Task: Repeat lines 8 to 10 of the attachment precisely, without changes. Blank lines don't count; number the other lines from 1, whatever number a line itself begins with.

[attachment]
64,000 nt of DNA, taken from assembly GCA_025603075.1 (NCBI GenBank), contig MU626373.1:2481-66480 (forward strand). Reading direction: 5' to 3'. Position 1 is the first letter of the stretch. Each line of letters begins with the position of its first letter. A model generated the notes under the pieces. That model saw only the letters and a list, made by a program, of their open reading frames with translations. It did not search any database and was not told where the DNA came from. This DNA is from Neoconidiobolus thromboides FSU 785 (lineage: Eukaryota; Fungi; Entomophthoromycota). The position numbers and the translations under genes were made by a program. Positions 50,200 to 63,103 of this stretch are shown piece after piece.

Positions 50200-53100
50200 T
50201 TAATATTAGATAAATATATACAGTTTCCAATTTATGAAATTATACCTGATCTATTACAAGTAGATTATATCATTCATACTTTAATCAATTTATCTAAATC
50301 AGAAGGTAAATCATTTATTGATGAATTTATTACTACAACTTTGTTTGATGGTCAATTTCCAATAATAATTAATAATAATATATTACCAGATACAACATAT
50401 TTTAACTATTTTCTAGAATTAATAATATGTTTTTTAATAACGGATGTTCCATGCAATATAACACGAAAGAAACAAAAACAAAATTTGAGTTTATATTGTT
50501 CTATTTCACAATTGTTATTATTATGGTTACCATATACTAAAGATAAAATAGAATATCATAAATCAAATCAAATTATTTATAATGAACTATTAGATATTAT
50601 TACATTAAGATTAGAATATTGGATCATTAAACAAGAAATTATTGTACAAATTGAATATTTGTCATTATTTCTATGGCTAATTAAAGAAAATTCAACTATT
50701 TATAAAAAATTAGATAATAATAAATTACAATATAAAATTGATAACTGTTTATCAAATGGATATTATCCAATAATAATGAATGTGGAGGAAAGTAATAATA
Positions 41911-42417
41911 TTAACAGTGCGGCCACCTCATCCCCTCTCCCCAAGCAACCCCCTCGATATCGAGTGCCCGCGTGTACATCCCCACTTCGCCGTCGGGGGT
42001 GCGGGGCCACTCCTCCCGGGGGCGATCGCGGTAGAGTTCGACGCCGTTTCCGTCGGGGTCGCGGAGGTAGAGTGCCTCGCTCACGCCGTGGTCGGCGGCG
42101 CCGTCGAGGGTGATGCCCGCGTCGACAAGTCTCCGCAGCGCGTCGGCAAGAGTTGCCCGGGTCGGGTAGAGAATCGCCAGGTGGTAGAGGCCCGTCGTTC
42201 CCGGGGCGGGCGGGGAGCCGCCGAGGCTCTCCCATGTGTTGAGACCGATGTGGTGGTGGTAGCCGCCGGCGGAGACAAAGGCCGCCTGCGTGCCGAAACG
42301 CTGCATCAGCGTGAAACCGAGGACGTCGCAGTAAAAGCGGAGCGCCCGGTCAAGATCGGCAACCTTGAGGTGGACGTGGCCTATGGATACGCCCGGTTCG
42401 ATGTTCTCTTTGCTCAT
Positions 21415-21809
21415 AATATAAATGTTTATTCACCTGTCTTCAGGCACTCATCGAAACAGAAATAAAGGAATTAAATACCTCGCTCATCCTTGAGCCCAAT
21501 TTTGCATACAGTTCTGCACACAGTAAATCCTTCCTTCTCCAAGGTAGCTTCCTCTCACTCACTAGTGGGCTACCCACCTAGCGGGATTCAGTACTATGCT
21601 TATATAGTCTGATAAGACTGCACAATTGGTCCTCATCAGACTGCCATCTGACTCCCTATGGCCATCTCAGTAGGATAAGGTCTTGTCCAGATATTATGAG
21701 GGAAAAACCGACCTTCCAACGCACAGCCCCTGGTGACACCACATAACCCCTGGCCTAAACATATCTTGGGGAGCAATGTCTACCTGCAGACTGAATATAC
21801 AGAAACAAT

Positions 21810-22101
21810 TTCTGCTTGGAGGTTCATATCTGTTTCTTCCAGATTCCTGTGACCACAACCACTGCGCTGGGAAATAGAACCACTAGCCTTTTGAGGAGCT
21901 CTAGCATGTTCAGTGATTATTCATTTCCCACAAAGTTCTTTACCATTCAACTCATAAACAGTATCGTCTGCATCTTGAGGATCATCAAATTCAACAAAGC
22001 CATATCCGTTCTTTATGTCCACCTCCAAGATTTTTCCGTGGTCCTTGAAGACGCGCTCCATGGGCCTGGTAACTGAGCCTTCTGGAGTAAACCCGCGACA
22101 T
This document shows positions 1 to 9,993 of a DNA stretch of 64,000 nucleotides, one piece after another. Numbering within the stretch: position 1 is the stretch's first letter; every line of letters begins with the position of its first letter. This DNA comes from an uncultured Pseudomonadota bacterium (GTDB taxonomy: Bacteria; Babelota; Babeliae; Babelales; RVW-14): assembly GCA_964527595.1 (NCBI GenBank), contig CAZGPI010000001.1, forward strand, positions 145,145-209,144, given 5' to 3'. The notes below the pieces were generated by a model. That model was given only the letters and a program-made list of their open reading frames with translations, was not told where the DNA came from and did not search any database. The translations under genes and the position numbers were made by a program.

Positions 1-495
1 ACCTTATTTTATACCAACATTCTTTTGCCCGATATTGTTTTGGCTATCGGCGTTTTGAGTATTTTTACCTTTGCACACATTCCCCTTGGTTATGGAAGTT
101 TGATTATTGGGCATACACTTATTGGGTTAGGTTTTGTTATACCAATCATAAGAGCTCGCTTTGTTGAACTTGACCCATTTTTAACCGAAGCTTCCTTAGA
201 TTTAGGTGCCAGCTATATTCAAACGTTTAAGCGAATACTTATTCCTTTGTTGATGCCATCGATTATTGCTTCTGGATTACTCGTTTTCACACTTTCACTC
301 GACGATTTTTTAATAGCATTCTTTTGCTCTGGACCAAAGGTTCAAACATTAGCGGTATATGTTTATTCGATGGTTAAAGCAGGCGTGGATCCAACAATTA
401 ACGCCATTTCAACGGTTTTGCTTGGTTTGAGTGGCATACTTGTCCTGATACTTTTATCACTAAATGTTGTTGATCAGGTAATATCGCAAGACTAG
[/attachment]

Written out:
50601 TACATTAAGATTAGAATATTGGATCATTAAACAAGAAATTATTGTACAAATTGAATATTTGTCATTATTTCTATGGCTAATTAAAGAAAATTCAACTATT
50701 TATAAAAAATTAGATAATAATAAATTACAATATAAAATTGATAACTGTTTATCAAATGGATATTATCCAATAATAATGAATGTGGAGGAAAGTAATAATA
Positions 41911-42417